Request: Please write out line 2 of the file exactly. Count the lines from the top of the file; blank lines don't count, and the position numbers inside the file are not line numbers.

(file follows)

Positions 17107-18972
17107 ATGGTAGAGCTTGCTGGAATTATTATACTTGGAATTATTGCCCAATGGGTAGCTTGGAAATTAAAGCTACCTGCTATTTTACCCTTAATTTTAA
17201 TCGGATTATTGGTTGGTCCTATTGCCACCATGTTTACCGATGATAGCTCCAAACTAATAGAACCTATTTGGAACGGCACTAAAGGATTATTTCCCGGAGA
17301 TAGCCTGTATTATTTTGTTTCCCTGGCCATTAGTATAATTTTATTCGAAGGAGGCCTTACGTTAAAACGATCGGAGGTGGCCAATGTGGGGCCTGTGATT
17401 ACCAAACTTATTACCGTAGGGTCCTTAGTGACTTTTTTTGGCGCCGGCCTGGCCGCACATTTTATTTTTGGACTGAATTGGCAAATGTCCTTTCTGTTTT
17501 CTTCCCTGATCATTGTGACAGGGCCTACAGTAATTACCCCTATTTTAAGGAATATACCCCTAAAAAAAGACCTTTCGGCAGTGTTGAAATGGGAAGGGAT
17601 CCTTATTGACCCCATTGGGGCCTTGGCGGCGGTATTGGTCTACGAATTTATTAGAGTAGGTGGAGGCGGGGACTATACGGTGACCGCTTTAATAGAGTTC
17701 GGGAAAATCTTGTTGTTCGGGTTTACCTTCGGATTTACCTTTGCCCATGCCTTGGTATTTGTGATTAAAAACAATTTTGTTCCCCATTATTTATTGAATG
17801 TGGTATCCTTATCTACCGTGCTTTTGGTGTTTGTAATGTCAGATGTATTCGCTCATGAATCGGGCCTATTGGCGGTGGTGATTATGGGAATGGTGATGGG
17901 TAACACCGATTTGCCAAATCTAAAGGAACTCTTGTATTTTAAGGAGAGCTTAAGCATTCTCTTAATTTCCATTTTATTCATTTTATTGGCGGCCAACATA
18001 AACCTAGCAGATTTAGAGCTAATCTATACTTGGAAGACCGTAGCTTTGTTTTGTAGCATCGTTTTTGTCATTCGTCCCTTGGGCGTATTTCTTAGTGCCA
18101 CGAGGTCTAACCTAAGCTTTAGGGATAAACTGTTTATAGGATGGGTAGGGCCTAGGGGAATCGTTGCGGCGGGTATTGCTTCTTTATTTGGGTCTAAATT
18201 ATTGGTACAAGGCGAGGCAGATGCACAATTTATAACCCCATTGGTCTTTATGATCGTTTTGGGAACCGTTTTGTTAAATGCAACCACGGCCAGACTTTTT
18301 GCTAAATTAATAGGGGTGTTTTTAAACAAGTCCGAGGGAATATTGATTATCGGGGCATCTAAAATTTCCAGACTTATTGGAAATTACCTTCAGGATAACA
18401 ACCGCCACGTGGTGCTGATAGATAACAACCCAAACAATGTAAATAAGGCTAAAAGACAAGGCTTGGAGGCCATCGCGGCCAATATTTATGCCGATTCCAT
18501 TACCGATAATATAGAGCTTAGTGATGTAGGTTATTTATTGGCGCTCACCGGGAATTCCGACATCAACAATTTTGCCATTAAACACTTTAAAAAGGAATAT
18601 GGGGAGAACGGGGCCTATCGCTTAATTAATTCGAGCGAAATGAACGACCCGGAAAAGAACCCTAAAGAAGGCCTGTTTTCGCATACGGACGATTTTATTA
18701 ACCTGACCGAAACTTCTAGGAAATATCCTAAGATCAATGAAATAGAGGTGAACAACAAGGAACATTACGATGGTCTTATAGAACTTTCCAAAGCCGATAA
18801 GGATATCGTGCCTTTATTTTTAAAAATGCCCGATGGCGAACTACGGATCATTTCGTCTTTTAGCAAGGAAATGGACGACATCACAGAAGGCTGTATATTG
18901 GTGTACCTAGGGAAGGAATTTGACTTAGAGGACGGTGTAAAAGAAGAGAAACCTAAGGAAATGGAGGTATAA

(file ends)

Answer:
17107 ATGGTAGAGCTTGCTGGAATTATTATACTTGGAATTATTGCCCAATGGGTAGCTTGGAAATTAAAGCTACCTGCTATTTTACCCTTAATTTTAA